In a column in today's Washington Post (advertised as "No More Mr. Nice-President"), Dana Milbank reports that he was led by President Obama's press conference yesterday to "wonder whether Obama could achieve more if he could establish personal connections with Republicans on Capitol Hill." This was a propos of a question by a New York Times reporter about Obama's supposedly not "socializing" more.
Good grief. Has Milbank really so little clue about what's been happening in recent years? These Republicans are not looking for peace and cooperation. Remember? They attacked even their own ideas when the President proposed them. Fighting is what they are about.
The President's response to the "socializing" question rightly rejected the notion that more warmth and schmoozing might bring peace in our times. But the president's take on the nature of the problem also missed the deeper reality. The difficulties in negotiations, Mr. Obama said, "have to do with some very stark differences in terms of policy."
Would that it were so. But if it were about policy, the Republicans would have supported the Obama initiatives in the first term that were based on Republican ideas. Again, making a fight over everything is the essence of this political dynamic.
These Republicans are not concerned, for example, about debt and deficits. If they were, they'd be eager to slash a clearly quite bloated defense budget. They'd not have doubled the national debt under their own president (W) during reasonably good economic times. They just take "positions" in terms of policy that provide the cover for the conflict that is really the expression of what's driving the political right.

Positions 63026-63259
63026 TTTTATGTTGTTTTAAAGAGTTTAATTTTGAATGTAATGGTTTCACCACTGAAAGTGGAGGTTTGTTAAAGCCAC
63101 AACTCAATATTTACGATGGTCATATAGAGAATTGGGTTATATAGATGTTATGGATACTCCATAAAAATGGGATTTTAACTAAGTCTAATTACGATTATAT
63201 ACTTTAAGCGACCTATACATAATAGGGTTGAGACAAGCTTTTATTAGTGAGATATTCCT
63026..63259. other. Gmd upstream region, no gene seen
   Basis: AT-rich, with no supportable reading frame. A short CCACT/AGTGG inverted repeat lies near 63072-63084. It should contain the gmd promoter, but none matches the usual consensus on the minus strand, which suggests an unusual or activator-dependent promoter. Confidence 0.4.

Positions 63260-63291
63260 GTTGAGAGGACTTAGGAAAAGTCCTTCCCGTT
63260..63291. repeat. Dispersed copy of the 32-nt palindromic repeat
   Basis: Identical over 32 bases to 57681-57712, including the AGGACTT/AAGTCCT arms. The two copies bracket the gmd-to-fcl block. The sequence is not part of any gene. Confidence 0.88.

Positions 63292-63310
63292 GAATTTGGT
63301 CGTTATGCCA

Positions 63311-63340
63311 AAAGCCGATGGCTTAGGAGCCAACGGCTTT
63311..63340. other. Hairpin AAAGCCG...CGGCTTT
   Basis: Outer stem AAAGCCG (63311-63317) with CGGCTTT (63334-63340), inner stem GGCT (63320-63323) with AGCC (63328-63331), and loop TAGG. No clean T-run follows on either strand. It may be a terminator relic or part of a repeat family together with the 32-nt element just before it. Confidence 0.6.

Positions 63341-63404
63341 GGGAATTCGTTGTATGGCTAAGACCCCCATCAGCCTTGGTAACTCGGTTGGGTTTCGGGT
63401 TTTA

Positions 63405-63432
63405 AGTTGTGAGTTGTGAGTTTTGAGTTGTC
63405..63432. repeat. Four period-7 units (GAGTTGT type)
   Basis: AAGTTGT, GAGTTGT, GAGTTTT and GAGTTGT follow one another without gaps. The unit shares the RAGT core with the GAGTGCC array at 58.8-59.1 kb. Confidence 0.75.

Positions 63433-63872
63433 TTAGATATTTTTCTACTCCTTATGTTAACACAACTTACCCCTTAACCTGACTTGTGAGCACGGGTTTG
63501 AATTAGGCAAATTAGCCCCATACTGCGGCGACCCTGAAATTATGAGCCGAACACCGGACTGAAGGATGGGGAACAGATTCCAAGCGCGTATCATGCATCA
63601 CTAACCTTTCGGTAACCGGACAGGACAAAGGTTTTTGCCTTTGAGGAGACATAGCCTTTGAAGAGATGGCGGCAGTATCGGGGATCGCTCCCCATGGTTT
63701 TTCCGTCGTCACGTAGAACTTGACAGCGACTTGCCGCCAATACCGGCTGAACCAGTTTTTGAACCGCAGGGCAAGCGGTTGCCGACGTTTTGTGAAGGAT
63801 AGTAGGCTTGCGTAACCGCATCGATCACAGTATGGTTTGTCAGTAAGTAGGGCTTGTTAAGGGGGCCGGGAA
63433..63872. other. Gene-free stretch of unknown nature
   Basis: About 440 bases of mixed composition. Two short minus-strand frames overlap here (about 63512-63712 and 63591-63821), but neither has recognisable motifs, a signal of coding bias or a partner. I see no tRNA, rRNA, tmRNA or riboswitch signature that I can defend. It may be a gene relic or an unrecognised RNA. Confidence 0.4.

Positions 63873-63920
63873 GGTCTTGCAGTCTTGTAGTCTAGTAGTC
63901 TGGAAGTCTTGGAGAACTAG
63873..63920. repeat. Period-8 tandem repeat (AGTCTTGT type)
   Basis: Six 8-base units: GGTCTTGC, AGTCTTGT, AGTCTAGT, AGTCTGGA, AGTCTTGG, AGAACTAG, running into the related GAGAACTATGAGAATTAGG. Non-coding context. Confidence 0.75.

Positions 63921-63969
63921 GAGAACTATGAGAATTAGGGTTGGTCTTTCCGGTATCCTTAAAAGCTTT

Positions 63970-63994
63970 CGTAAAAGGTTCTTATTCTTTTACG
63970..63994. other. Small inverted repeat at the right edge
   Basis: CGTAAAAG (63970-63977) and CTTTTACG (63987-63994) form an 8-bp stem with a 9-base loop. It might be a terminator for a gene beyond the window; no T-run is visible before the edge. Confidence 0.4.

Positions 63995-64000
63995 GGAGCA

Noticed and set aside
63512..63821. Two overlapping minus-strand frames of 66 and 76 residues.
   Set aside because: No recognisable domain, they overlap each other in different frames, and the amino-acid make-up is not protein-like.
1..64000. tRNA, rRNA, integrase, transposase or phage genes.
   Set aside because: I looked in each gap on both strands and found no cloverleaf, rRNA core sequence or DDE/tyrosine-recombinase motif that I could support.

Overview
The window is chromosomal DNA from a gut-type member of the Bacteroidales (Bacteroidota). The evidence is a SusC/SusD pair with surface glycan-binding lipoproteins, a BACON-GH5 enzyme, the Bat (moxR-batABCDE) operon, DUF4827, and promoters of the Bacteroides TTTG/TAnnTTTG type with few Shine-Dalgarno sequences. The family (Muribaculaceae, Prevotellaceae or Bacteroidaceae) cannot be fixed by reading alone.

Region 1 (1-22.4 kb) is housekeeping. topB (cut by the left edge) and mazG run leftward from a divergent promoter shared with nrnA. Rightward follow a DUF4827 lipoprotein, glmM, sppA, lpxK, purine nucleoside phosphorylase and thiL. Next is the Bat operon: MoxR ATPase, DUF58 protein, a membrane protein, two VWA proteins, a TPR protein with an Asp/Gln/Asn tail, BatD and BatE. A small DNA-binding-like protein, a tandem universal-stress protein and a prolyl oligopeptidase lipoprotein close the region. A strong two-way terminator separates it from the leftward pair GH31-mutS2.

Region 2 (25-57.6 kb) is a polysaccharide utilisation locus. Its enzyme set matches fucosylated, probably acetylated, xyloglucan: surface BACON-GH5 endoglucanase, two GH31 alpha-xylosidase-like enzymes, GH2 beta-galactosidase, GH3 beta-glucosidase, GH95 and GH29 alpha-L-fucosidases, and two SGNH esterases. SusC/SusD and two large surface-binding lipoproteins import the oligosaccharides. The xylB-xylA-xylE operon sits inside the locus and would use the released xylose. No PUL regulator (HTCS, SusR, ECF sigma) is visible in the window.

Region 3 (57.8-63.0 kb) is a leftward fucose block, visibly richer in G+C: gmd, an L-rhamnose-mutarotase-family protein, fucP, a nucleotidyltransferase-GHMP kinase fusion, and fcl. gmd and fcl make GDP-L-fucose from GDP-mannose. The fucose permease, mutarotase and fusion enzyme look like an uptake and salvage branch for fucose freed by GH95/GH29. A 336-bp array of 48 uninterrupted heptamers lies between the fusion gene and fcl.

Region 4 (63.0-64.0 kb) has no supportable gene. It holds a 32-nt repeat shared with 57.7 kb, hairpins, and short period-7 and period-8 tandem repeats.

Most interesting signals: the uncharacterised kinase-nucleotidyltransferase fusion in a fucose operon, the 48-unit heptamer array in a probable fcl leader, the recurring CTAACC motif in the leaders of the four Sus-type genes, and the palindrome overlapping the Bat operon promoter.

We should not get overly distracted by the "extreme" positions on issues that the Republicans take. The root of the problem is not "extremism." "Extremism," rather, is a means to the end, and the end is conflict. By taking "extreme" positions, and by rejecting "compromise" as an intolerable acknowledgement of the legitimacy of the "enemy," today's Republican Party can assure that there will be only fights, not agreements arrived at cooperatively.
Intractable and chronic fighting, in turn, is a means to disable the American political system from navigating a wise and constructive course through the challenges we face. And the end of that disabling of our political system is the infliction of damage and degradation on those structures in our world that are constructive and life-enhancing.
So what is all this destructiveness about? How can the root of the problem be some sort of purpose to damage and degrade the best parts of our civilization?
In my campaign, I repeatedly spoke about the "sick and broken spirit" that had taken possession of the once-respectable Republican Party. It is at THAT level --not at the level of interpersonal bonds among the players, nor at the level of actual policy concerns-- that the destructive political dramas of our times in America are being played out.
That level may not be intuitively obvious. It may not be easy to wrap our minds around what can be meant, in a naturalistic perspective, by speaking in such terms as a "spirit" that is driving a "force" that's operating destructively in our political system.
But I am convinced that what is driving this pathology in American civilization right now needs to be understood in some such terms.
The redemption of America is going to require a kind of "exorcism" of this dark force that's arisen on the political right, and achieving that is going to require some understanding of what we're up against.
In the days, weeks, months, and even years ahead, I intend to develop and share --piece by piece-- this framework for understanding our American crisis. Among the the systemic dynamics that drive human history, as I will try to show, one of these --and the one perhaps most central to our present crisis-- entails the conflict that plays out in civilized systems between two sets of forces, one set being constructive and the other set destructive.
That is one of my goals in the ambitious project now unfolding on my campaign Facebook page. Each entry in that project, appearing on that site, is headed by the title "SWINGING FOR THE FENCES."
Andy Schmookler, an award-winning author, political commentator, radio talk-show host, and teacher, was the Democratic nominee for Congress from Virginia's 6th District. He is the author of various books including The Parable of the Tribes: The Problem of Power in Social Evolution, Out of Weakness: Healing the Wounds that Drive Us to War, and Sowings and Reapings: The Cycling of Good and Evil in the Human System.
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